Sunday, April 15, 2012

Nonverbal Communication Analysis # 1553:
Ann & Mitt Romney's Body Language at NRA Meeting

During her recent speech and introduction of her husband - the presumptive Republican Presidential nominee, at the NRA's Annual Meeting, Ann Romney displays some great body language "dos and don'ts". Mitt Romney showed us a few classic nonverbal tells as well. 

Throughout much of the video, Mrs. Romney grabs the sides of the lectern/podium, moreover she biases her hold towards the audience. This is an alpha display of dominance. John Kennedy popularized this in  the context of presidential speeches and Bill Clinton followed his lead. Interestingly, Kennedy arrived at this nonverbal dominance display by accident, as his forward lean on the lectern took pressure off his back and nagging pain from a severe injury suffered in the Second World War. 

The more we can see of a candidate, a witness, salesperson, negotiator, etc. - the more we trust them. The less we see, the less we trust - it makes us emotionally uncomfortable. An extreme example is someone wearing a mask. Can you trust a person in a mask? Even if we know who is behind it, we'd rather have it removed. The hands are also particularly important in this credibility display. In addition to being dominant with their forward-gripping, wide-spread body language - the hand-arm visibility factor lends believability to a speaker - even with an audience of one. When watching this video, note how you feel at the 1:45 time-mark, when Ann pulls down her hands so that they're no longer visible. She "feels" less credible, she transmits less rapport and she seems less self-confident. When she again shows us her hands, she re-establishes the positive emotional connections with all who are watching. This is very real psychological phenomenon and is cross-culturally valid (indeed in some countries, where women are oppressed, the hands-forward lectern nonverbal would considered be much too alpha). Accordingly, it is a trend, especially among political speakers, to have lecterns made out of Lucite, plexiglass or some similar transparent material. A less expensive compromise is one constructed with a thin metal or wooden central, vertical beam - so as to afford a near complete view of the speaker.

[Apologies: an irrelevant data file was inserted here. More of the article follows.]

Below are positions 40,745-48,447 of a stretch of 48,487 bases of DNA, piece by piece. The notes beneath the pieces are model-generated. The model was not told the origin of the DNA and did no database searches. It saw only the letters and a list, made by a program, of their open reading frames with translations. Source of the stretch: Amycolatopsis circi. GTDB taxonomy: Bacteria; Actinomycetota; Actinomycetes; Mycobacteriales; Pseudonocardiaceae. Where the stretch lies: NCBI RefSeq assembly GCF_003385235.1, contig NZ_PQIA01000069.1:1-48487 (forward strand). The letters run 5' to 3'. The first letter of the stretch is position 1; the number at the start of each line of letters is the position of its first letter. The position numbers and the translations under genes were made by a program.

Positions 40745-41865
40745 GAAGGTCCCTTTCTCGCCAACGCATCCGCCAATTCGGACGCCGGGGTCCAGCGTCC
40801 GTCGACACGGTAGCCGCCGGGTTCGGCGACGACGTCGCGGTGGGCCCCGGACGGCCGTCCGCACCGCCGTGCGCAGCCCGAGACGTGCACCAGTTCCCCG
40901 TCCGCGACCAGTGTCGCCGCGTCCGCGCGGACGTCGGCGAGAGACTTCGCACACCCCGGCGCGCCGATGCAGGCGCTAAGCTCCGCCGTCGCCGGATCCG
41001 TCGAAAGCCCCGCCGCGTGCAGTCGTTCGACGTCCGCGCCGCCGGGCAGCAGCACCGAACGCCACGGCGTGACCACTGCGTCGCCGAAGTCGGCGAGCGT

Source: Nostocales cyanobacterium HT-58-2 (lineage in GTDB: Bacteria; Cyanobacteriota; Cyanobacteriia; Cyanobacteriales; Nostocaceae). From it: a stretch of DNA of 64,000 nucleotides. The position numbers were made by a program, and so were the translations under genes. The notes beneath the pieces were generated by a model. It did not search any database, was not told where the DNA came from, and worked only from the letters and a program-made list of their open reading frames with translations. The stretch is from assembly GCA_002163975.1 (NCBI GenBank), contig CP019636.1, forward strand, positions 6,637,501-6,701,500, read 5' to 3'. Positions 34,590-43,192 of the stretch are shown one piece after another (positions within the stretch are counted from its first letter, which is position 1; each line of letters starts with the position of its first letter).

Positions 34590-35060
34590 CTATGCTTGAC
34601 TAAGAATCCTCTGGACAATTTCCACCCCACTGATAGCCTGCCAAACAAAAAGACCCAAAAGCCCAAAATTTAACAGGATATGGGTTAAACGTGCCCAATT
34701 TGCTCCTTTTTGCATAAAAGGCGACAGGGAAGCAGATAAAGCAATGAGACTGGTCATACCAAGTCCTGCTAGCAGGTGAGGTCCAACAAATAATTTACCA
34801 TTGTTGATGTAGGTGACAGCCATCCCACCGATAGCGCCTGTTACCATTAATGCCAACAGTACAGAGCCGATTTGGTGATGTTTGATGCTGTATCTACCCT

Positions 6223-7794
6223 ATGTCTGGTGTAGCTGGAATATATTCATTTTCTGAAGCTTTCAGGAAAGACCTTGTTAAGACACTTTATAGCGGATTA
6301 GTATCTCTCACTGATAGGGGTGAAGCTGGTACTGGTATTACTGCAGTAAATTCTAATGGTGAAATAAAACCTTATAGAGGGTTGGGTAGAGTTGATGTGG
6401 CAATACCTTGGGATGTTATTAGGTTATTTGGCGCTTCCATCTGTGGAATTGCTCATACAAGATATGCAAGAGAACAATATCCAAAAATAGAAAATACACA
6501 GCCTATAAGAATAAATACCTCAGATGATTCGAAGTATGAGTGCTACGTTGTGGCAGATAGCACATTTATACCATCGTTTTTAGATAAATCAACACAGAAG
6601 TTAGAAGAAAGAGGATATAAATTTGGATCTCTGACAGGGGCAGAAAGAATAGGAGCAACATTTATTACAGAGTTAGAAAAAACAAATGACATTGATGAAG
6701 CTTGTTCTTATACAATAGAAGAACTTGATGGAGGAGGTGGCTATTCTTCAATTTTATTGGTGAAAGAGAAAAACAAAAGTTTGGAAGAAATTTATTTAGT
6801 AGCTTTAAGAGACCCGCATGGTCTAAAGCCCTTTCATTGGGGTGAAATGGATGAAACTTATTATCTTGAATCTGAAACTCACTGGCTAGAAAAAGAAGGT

Mrs. Romney commits a major faux pas on two occasions in this video.  At the 1:26 - 1:29 and again at the 2:09 - 2:15 time-marks, she gestures with an "Index Finger Point" (and more subtly with her hand on the lectern at the beginning of this clip). This nonverbal is universally and negatively received in all cultures and may even destroy rapport in the minds and hearts of supporters. In many countries it's a vulgarity, an insult, patronizing and in some scenarios may even provoke violence. Ann Romney would be better advised to use the palm-up, loose-finger, elbow bent gesture as a means of "pointing". This nonverbal is rapport-building and engenders more of a bridge-building, leadership mindset. Another way of pointing is the "Politician's Point" - wherein the thumb and first finger come together in a circle in a manner similar to the "okay sign" (in some countries though, this is considered an obscenity - so it's not universally recommended). Ann does this with her right hand still on the lectern at the 0:42 - 0:51 and  time-marks. The index finger point is a lot like a body builder wearing a muscle shirt at the grocery store - it may feel good at the time to the person who is "displaying" - but it won't win you any friends.

Two exceptions to the index finger point rule are when pointing at one's self or upwards (which Mrs. Romney also displays at the 0:51 and the 1:23 marks) - though both should be displayed in moderation.

Mitt Romney, the onlooker, is standing with his feet too close together. This is considerably too beta. No president or candidate should stand in this way in the vast majority of scenarios - especially in front of an audience. While funerals, ceremonies at the Tomb of the Unknown Soldier, receiving the remains of soldiers, weddings, inaugurations, meetings with high level religious figures such as the Pope or the Dalai Lama are some exceptions - a President, a candidate who's seeking the office, or anyone who wants to display alpha characteristics - should stand with their feet about shoulder width apart for men, and slightly less separated for women. Men, even very testosterone-laden men, will also stand in this manner in some settings, when they're next to their wife or girl friend as an affection-bonding nonverbal - and this is probably what Mitt is feeling here. But it simply doesn't look very Presidential. In the great majority of times, standing with feet close together transmits the emotional tone of - "I am beta", demureness and while accentuating femininity.

Notice also, as the audience claps for Ann - and Mitt in turn also claps for his wife's speech - he then raises up on his toes twice (at 1:36 and 1:37). This is a strong nonverbal signal of excitement and positive emotional energy "leaking out" (he also sticks his tongue slightly out a' la Michael Jordan in what is known as a "Tongue Jut" or "Lizard Tongue", visible at the 1:33 and 1:34 marks). Ann spoke well and got a great applause from the audience. He's excited and he shows us with this subconscious, nonverbal tell. With his feet together however, this body language tends to make him look boyish.